Gym design and fitness equipment from CYC Fitness

Why we should all get set for sprint training

Why we should all get set for sprint training

Broad research into sprint training shows that it offers a wide range of health benefits to keep, not just the speed demons, but every one of us in tip-top condition. The physiological adaptations of sprinting are not limited to speed and athletic performance. Here’s why we should all getting on our marks:

The innovators at HiTrainer explain these benefits in greater detail:


Excess body fat and the metabolic problems that coincide with obesity are an increasing problem worldwide. Exercise is often prescribed as a tool for reducing body fat. However, studies show that the conventional recommendations of using steady-state aerobic exercise are largely ineffective for reducing body fat stores (1). In comparison, studies suggest sprint training may be more effective to produce significant fat loss, especially in overweight populations (2,3).


Sprint training has been shown to improve markers of cardiovascular health in several ways. A study of overweight women showed increased stroke volume, which is the amount of blood ejected from the heart with each beat, after 4 weeks of cycling sprint training (4). It has also been proven that sprint training benefits people who have heart disease risk factors, hypertension and who are recovering from a heart attack. High-intensity intervals lasting 1 to 4 minutes, interspersed with active recovery, lower blood pressure and convey a range of cardiovascular benefits including improved endothelial function and lower resting heart rate (5,6).


The brain is another prime beneficiary of sprint training, which can raise levels of protective hormones and improve learning. In a study of Parkinson’s patients who did moderate-intensity interval training for 8 weeks, brain health status improved, and they experienced a significant reduction in inflammation in the brain (7). Scientists believe exercise stimulates the release of Brain-Derived Neurotrophic Factor (BDNF), which acts as a hormone in the brain and aids learning, while countering oxidative stress.


Exercise has been identified as a tonic for mental health, improving levels of chemical messengers that regulate mood and cognition. Interval training raises levels of the POMC neurotransmitters (commonly known as beta-endorphins) that have a mood-raising effect (8, 9). The benefit extends to lowering risk of depression and anxiety (10, 9).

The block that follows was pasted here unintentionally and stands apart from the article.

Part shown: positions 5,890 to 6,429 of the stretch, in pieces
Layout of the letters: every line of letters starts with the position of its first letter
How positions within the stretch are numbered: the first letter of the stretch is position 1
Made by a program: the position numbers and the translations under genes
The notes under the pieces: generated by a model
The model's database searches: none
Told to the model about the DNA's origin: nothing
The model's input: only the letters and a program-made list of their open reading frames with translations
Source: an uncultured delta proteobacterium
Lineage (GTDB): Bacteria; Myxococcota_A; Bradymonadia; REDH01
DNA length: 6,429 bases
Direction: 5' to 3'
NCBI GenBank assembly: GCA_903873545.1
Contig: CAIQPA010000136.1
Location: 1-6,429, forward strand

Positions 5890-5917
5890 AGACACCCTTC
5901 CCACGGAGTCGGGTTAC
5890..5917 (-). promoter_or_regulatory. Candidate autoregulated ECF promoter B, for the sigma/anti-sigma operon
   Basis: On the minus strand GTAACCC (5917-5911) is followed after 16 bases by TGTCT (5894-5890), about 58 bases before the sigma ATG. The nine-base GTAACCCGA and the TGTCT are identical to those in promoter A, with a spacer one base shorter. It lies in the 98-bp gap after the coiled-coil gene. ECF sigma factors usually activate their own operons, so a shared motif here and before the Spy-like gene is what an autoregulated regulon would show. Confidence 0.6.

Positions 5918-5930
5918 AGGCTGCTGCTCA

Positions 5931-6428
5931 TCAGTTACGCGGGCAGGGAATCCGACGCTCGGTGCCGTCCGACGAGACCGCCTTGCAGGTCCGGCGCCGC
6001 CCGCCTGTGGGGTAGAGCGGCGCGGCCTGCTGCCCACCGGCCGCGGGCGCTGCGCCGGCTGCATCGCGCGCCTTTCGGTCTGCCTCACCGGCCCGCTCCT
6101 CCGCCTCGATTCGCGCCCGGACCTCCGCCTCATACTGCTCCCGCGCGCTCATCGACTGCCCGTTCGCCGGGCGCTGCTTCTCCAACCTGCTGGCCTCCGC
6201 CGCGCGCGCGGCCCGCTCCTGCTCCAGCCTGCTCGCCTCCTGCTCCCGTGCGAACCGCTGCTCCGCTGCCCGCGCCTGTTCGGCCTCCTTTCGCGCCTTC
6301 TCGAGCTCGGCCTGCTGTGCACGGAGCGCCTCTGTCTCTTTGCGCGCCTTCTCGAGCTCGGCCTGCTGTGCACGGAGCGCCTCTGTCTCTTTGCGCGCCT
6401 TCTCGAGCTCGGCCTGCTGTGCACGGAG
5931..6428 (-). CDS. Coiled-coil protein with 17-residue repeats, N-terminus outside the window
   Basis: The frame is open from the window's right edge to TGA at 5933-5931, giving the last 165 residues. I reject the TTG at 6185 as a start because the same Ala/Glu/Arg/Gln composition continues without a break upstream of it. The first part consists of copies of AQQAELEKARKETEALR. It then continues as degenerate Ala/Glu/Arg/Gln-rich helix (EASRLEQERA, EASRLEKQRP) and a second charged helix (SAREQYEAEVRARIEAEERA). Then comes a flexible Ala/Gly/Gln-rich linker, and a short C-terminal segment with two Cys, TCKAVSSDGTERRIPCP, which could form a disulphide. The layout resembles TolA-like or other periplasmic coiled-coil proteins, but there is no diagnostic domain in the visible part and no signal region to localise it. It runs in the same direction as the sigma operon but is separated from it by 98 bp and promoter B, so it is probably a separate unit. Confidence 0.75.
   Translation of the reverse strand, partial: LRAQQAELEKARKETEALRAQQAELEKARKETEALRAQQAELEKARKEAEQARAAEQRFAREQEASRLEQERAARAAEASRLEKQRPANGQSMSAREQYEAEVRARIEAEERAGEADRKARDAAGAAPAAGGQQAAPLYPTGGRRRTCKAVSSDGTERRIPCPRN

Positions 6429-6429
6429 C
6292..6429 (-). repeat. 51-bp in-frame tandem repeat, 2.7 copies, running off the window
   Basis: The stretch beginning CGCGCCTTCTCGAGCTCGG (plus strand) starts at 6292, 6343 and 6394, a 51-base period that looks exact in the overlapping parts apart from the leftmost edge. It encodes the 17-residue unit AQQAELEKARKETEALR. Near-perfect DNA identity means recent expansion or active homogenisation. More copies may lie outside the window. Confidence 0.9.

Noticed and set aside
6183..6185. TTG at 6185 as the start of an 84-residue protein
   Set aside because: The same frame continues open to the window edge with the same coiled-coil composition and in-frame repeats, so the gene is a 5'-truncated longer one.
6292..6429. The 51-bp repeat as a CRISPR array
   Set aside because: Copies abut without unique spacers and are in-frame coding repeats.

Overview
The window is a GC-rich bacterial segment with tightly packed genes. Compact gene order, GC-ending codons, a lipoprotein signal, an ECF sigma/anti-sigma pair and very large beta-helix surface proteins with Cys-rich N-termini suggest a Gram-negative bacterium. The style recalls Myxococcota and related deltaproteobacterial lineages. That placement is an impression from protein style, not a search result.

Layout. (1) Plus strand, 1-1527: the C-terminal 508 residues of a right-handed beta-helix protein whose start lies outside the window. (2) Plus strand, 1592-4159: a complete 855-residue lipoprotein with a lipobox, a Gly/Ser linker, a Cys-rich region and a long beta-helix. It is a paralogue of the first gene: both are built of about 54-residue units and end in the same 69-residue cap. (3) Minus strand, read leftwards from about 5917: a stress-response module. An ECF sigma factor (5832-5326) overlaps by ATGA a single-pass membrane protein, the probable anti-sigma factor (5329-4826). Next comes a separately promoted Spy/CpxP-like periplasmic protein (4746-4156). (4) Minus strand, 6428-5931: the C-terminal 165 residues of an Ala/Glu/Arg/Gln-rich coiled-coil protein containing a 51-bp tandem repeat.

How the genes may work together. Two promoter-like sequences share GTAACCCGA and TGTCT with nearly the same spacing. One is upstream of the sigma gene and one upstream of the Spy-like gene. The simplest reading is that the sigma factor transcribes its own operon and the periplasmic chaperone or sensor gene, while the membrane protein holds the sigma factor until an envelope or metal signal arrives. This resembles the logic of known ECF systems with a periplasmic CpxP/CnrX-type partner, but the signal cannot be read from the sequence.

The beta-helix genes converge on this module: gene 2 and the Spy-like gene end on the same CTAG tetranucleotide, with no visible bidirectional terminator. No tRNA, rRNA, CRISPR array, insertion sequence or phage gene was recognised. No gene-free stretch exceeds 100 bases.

The respiratory system experiences the fewest adaptations of all the physiological systems of the human body in response to exercise, though the benefits can be enormous for those with pulmonary disorders. In healthy people, lung volume, lung capacity, and respiratory rate change very little in response to training (8). However, in unhealthy individuals or those with inflammation of the respiratory system, exercise can have a substantial impact (11). In exercisers who are smokers or who have compromised lung function, such as those with emphysema or COPD (Chronic Obstructive Pulmonary Disorder), interval training has been shown to improve pulmonary function and respiration. In one study, COPD patients in their 80s who did a combination of strength and interval training had significant improvements in fitness, and a 14% increase in the vital capacity, a marker of lung function (12).


Interval training produces adaptations in the muscles that benefit endurance athletes. Glycogen is the stored form of carbohydrates in the muscles that is used to power exercise. Interval training increases glycogen storage in the muscle by as much as 20% (8).

Interval training also stimulates the fast-twitch muscle fibres that are not trained with lower intensity exercise, increasing speed and power capacity (8). Together these adaptations can result in faster competition times. In one study, trained cyclists who included maximal sprint workouts twice a week in training reduced time trial performance, compared to a control group that continued with their regular training (13).